This application is a continuation-in-part of the following U.S. utility patent application, which is hereby incorporated by reference: Ser. No. 10/______ filed on Aug. 16, 2004, entitled “An Architecture that Enables a Mobile Virtual Network Operator (MVNO) to Create a Branded Wireless Offering.” This application also claims priority from the following U.S. provisional patent application, which is hereby incorporated by reference: Ser. No. 60/496,973, filed on Aug. 20, 2003, entitled “Enabling Private Label Wireless Solutions by Interfacing with Mobile Virtual Network Operators and Wireless Carriers and Providing Additional Services.”

BACKGROUND OF THE INVENTION

1. Field of the Invention

The present invention is related to an architecture that enables a Mobile Virtual Network Operator (MVNO) to create a branded wireless offering and, more particularly, to a system for enabling an MVNO to create a customized wireless offering. Still more particularly, the present invention is directed to a gateway for an MVNO.

2. Description of the Background Art

Many companies would like to enter the wireless services market, but there is a high barrier to entry. Technology is needed for customer management, order management, applications management, and billing management. Third-party interfaces are needed in order to outsource certain services, such as customer care and distribution and fulfillment. Subscriber interfaces are needed, such as call centers and web portals.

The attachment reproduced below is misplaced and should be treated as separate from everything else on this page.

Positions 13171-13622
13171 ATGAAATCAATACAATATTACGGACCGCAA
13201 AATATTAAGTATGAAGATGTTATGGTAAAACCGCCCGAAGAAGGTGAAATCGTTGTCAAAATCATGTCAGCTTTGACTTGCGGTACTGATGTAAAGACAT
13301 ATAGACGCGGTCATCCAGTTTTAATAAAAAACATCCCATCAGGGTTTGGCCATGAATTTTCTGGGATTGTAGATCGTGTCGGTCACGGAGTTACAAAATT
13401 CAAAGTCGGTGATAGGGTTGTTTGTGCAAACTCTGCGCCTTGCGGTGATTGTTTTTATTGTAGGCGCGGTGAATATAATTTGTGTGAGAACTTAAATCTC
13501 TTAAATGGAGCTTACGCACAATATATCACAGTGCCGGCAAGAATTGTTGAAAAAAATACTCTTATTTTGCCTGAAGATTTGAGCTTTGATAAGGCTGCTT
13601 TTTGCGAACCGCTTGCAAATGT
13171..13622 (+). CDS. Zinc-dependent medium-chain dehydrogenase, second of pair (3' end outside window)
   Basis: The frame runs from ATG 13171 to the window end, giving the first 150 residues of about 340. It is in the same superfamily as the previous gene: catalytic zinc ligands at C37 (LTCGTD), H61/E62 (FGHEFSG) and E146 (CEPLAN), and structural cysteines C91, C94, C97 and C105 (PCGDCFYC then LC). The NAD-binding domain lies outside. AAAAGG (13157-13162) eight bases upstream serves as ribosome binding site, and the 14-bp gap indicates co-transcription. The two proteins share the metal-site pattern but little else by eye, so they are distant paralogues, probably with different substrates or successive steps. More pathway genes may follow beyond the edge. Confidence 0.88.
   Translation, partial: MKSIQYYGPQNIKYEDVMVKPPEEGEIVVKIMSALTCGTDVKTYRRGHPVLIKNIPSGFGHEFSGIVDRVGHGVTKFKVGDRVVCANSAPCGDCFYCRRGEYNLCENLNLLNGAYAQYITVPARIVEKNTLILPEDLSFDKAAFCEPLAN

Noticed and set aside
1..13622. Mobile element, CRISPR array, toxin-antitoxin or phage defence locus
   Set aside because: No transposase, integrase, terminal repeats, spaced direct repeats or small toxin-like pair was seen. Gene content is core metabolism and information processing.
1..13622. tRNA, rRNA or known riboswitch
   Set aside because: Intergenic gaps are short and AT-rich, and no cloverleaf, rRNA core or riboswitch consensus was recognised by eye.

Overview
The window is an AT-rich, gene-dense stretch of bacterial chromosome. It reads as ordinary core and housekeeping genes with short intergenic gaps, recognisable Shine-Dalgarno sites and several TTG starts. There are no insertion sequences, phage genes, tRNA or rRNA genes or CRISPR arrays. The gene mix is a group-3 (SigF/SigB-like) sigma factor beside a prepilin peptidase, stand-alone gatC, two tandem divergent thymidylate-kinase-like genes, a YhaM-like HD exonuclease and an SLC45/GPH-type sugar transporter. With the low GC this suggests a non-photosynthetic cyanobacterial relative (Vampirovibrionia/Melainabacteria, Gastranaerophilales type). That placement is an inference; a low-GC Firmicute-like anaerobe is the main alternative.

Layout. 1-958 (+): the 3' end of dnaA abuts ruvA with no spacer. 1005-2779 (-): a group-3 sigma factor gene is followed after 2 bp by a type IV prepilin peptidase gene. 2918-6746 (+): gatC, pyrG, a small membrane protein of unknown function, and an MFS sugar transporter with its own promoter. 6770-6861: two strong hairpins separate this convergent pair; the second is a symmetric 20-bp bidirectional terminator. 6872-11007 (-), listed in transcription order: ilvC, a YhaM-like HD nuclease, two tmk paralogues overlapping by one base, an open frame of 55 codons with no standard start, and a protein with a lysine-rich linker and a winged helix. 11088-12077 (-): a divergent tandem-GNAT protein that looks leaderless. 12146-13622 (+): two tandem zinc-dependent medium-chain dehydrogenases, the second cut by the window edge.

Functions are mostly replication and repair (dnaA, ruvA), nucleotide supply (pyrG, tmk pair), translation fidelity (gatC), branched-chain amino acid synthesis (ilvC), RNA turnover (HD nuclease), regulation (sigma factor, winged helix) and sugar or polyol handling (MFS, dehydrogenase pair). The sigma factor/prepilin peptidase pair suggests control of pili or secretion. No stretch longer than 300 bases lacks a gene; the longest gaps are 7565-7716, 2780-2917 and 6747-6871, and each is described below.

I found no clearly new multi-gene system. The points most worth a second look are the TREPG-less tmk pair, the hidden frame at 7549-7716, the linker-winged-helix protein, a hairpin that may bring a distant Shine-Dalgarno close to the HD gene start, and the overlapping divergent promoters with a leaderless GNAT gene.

Even more significant is the fact that wireless carriers must provide a nationwide cellular network, voice and data transport, management of the North American numbering plan, and standard (raw) Call Detail Record (CDR) feeds to input into a billing system. Not only are cellular expertise and infrastructure expensive, but the number of subscribers required in order to operate profitably is several million.

In response, new players have emerged in the wireless market. They are known as Mobile Virtual Network Operators (MVNOs). MVNOs offer branded wireless services, including the customer management, order management, applications management, and billing management technology mentioned above. However, MVNOs do not have wireless networks. Instead, MVNOs rely on network operators to provide the underlying equipment and communication capabilities, interfacing their systems with network operator systems as necessary. In general, each MVNO offers wireless services under a different brand.